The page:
By George Stevens Jr.
“This ebook, lovingly prepare from 1000's of dialogues with the various maximum administrators, writers and technicians who ever labored within the medium is a worthwhile source for filmmakers in any respect levels. . . . And for those who easily love video clips, it’s a pleasure to read.” —Martin Scorsese
The first e-book to collect those interviews of grasp moviemakers from the yankee movie Institute’s popular seminars—a sequence that has been in life for nearly 40 years, because the founding of the Institute itself.
Here are the mythical administrators, manufacturers, cinematographers and writers—the nice pioneers, the good artists—whose paintings led the best way within the early days of moviemaking and nonetheless survives from what was once the 20 th century’s artwork shape. The booklet is edited—with commentaries—by George Stevens, Jr., founding father of the yank movie Institute and the AFI middle for complicated movie Studies’ Harold Lloyd grasp Seminar series.
Here speaking approximately their paintings, their art—picture making in general—are administrators from King Vidor, Howard Hawks and Fritz Lang (“I discovered in simple terms from undesirable films”) to William Wyler, George Stevens and David Lean.
Here, too, is Hal Wallis, one in all Hollywood’s nice movie manufacturers; mythical cinematographers Stanley Cortez, who shot, between different images, The great Ambersons, because you Went Away and Shock Corridor and George Folsey, who was once the cameraman on greater than a hundred and fifty photos, from Animal Crackers and Marie Antoinette to Meet Me in St. Louis and Adam’s Rib; and the both celebrated James Wong Howe.
Here is the screenwriter Ray Bradbury, who wrote the script for John Huston’s Moby Dick, Fahrenheit 451 and The Illustrated Man, and the well known Ernest Lehman, who wrote the screenplays for Sabrina, Who’s petrified of Virginia Woolf and North through Northwest (“One day Hitchcock stated, ‘I’ve consistently desired to do a chase around the face of Mount Rushmore.’”).
And the following, too, are Ingmar Bergman and Federico Fellini (“Making a film is a mathematical operation. It’s completely very unlikely to improvise”).
These conversations accumulated together—and released for the 1st time—are jam-packed with knowledge, motion picture historical past and ideas approximately photo making, approximately operating with actors, approximately the right way to inform a narrative in phrases and circulate.
A pattern of what the moviemakers need to educate us:
Elia Kazan, on translating a play to the screen: “With A Streetcar Named hope we labored tough to open it up after which went again to the play simply because we’d misplaced the entire compression. within the play, those humans have been trapped in a room with one another. because the tale improved I took out little residences, and the set acquired smaller and smaller.”
Ingmar Bergman on writing: “For part a yr I had an image inside of my head of 3 ladies jogging round in a purple room with white outfits. I couldn’t comprehend why those damned ladies have been there. i attempted to throw it away . . . discover what they acknowledged to one another simply because they whispered. It got here out that they have been staring at one other girl demise. Then the screenplay started—but it took a few 12 months. The script continuously starts off with an image . . . ”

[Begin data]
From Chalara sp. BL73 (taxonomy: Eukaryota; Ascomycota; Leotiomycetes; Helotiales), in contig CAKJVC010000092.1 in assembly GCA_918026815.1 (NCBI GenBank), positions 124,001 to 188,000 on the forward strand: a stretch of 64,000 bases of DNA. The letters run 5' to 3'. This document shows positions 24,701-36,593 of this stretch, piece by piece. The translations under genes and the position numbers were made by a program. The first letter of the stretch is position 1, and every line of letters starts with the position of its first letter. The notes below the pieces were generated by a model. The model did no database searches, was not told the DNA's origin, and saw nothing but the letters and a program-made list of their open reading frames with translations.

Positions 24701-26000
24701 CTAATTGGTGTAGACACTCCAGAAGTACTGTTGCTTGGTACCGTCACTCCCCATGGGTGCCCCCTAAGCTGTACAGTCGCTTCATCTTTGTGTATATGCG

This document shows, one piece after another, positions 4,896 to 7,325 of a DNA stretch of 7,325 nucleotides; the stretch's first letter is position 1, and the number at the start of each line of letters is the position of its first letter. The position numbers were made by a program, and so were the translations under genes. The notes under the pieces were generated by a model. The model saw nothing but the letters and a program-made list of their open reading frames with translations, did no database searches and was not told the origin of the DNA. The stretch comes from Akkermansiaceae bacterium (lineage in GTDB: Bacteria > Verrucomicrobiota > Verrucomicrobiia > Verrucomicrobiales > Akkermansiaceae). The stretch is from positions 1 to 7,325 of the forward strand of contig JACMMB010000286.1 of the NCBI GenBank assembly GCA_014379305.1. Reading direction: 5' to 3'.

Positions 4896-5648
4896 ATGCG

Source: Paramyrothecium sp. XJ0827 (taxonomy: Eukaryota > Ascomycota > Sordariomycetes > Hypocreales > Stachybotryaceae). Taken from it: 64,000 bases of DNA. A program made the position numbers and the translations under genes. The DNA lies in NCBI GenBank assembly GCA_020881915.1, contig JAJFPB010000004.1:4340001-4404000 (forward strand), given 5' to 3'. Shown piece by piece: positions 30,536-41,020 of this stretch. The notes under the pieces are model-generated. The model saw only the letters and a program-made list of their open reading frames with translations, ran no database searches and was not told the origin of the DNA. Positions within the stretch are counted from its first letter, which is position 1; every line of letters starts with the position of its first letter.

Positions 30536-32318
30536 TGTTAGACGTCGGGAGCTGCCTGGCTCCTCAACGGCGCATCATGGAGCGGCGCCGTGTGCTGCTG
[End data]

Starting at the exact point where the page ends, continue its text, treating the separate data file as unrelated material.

Jean Renoir on actors: “The fact is, if you happen to discourage an actor you could by no means locate him back. An actor is an animal, tremendous fragile. You get a bit expression, it isn't precisely what you sought after, yet it’s alive. It’s anything human.”
And Hitchcock—on Hitchcock: “Give [the viewers] excitement, an analogous excitement they've got after they get up from a nightmare.”
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Extra resources for Conversations with the Great Moviemakers of Hollywood's Golden Age at the American Film Institute
We went out to the Rose Bowl and for two weeks did comedy business. We tried to play a football game and got nowhere at all. All the dailies were just sad. We had to start at the beginning because it’s a character comedy that needed to be built on a particular idea. We knew that the whole picture was really a boy who wanted to go to college with the idea of trying to be very popular. He goes with a completely erroneous idea of how to go about it. So he’s in nothing but trouble all the time, and something pulls him out.
He kept in fine physical condition. He weighed a hundred fifty-two pounds and he’d mark what he weighed each day after he worked out. He had his own pool that he’d jump into after his steam bath. Charlie Chaplin used to come over every evening and the three of us would take a steam bath and talk about pictures. What was the schedule and the budget? They had no budget in those days. Fairbanks had his own organization, and they never set a schedule because sometimes he’d work for two or three days and then lay off to work on the script or something and then go again.
Everybody had turned down scripts, and nothing had come up. ” He said, “All right. ” What were the circumstances surrounding Sadie Thompson, which starred Gloria Swanson? At what stage did you decide to act in it? I took tests of most every male actor for the part of the sergeant, but she didn’t like them. I don’t know why—I worked pretty hard with these fellows, friends of mine, trying to get them the part, but Swanson turned them all down. ” I said, “All right. ” That was the only reason I acted in the film and also directed it.